That’s another awareness and consequence of a long recovery: I know when something is outside of me and when it’s self-imposed. Much of my stress is the later kind and it exists because there is so much that I want in my life. That, however, is a related consequence: Recovery has given me dreams and desires and hopes and ambitions. There are so many things I want to learn, try, do and be. I forget—over and over—that I can’t have it all at the same time. (But even as I type this I think to myself, “But if I got really, really organized…)
Hence I am reminding myself each day this week that most of my problems are luxury problems. I just got back from a great mini-vacation and there is a lot to catch up on at work. I have dance class and meditation class, and I’ve been asked to give a talk for a local church and a workshop for a local school. It’s all stuff that I love. But I’m tense and stressed.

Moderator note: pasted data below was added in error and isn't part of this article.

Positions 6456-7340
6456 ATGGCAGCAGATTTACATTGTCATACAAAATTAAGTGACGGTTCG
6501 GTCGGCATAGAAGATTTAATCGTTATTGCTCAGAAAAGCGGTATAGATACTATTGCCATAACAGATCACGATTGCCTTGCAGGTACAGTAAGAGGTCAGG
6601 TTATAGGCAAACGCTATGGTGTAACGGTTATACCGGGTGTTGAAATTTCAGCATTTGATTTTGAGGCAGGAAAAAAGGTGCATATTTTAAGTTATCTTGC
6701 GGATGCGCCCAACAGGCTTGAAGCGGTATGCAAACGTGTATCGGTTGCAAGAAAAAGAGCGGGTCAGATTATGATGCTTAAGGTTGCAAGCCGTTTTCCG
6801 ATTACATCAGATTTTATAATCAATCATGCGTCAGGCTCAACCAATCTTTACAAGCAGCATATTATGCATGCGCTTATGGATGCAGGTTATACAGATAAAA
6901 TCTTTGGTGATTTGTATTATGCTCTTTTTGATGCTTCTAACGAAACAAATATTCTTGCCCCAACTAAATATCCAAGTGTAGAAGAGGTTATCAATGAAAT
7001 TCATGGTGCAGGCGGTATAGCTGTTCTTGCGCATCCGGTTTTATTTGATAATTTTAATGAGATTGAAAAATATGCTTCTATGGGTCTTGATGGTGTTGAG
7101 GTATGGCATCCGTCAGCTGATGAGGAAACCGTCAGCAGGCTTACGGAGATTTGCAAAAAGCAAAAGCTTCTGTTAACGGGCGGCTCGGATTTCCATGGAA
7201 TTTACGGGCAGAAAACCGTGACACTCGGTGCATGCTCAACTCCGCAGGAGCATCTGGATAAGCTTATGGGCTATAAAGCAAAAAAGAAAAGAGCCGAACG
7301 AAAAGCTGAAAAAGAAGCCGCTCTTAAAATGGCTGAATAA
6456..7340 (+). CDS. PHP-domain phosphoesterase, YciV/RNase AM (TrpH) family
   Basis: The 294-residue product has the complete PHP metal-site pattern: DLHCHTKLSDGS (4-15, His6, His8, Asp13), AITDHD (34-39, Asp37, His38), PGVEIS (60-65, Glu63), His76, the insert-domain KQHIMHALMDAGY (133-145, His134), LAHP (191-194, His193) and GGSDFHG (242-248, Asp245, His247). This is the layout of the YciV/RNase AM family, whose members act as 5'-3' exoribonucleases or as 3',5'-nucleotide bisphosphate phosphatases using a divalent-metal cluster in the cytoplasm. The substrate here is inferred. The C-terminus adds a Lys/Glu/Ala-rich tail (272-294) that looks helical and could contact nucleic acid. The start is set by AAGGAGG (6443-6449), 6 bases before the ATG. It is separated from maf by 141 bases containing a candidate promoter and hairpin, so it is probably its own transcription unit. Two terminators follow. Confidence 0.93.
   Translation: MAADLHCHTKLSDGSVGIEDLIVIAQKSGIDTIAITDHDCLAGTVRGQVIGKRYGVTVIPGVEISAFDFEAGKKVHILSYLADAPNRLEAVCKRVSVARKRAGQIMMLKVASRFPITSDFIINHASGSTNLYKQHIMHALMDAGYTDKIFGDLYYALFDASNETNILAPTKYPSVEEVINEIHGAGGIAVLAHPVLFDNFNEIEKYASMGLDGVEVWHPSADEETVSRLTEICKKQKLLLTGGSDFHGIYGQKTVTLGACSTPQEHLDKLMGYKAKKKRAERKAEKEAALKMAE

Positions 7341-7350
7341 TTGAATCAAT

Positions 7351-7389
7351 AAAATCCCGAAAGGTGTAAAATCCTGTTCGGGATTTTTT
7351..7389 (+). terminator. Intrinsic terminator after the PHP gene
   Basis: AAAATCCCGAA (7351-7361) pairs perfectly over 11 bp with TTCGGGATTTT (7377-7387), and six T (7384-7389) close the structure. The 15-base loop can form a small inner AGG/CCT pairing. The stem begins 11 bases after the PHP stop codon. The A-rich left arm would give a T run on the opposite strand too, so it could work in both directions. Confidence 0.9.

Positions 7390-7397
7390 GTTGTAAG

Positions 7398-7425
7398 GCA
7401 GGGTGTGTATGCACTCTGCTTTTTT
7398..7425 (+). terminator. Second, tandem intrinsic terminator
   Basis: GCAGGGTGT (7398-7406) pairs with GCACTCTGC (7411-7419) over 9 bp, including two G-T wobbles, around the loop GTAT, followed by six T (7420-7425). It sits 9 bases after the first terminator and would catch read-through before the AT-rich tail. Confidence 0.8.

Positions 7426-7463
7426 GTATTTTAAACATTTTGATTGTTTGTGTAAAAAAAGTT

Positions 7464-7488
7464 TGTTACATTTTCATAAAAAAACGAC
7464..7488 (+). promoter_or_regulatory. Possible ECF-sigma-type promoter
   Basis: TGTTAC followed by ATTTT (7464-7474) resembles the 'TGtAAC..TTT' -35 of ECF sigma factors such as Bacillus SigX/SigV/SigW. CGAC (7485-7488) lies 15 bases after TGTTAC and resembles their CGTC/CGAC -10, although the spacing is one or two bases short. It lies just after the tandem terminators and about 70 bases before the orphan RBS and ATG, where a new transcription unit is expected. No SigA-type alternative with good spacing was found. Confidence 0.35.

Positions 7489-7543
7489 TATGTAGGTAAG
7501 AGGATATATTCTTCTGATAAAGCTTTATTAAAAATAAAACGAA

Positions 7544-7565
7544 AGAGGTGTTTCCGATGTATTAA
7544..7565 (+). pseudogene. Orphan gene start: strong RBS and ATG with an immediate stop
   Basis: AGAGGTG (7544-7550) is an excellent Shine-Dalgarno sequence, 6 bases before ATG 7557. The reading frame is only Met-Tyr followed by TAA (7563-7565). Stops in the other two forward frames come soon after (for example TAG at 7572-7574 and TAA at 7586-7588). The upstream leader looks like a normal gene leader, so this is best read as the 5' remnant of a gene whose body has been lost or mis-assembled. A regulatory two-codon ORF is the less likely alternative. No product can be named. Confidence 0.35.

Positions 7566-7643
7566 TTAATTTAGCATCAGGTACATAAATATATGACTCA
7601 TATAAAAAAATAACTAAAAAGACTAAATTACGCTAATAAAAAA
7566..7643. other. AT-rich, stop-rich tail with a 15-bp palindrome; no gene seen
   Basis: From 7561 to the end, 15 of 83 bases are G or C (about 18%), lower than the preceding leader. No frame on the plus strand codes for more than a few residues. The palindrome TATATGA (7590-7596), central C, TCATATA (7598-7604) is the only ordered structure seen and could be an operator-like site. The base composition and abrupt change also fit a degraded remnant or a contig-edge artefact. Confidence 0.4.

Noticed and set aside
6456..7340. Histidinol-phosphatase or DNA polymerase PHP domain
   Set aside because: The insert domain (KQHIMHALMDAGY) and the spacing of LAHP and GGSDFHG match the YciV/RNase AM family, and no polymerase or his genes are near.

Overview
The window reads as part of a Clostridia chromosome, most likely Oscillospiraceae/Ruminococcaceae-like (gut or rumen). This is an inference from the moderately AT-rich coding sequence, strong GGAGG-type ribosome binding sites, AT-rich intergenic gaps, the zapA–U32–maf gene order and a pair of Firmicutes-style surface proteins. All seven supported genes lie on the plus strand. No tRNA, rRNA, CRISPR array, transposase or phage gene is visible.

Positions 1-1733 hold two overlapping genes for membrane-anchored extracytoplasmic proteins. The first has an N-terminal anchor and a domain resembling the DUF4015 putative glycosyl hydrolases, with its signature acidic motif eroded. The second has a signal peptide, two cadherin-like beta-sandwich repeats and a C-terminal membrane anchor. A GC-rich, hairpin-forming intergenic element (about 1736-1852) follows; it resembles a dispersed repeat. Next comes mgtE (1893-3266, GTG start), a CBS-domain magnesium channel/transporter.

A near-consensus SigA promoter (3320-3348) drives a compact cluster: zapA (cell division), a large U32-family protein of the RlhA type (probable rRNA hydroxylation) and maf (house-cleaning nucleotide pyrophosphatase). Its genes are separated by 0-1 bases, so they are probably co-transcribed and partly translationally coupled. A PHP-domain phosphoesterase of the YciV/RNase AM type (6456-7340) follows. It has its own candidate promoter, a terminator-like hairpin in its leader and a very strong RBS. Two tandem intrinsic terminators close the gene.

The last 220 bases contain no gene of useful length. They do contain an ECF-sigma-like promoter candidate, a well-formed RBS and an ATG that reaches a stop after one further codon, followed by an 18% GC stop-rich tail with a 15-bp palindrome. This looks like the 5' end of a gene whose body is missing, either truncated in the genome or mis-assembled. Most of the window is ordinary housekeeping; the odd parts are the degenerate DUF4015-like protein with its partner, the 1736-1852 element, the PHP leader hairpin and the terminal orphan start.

So in my car each morning I’m taking a minute to reframe all of this. Yes—I have a great big demanding job with a terrific organization, and I’m writing—which is my lifelong dream, and I’m asked to speak on recovery and caregiving—topics I’m passionate about. I also have great self-care habits—hence the dance and meditation. And meetings. And sponsorship. And…
So I say out loud in the car, “Yes, I’m stressed because I have a big job and work I love and a column to write and classes to take and papers to write and friends to see. When I start to think it’s hard to keep in touch with my friends and that this is a problem I have to remind myself: Luxury problem! I have friends! I also have an income so I can pay for my therapy and workshops and the girly things I love.
When I catch myself grumbling, “How can I do all of this?” I switch it around to say, “Look at all of this that I do!” I have to say it out loud though; I need to hear from myself how good my life is. If I listened to my head or my worrisome tummy I’d think these are real problems.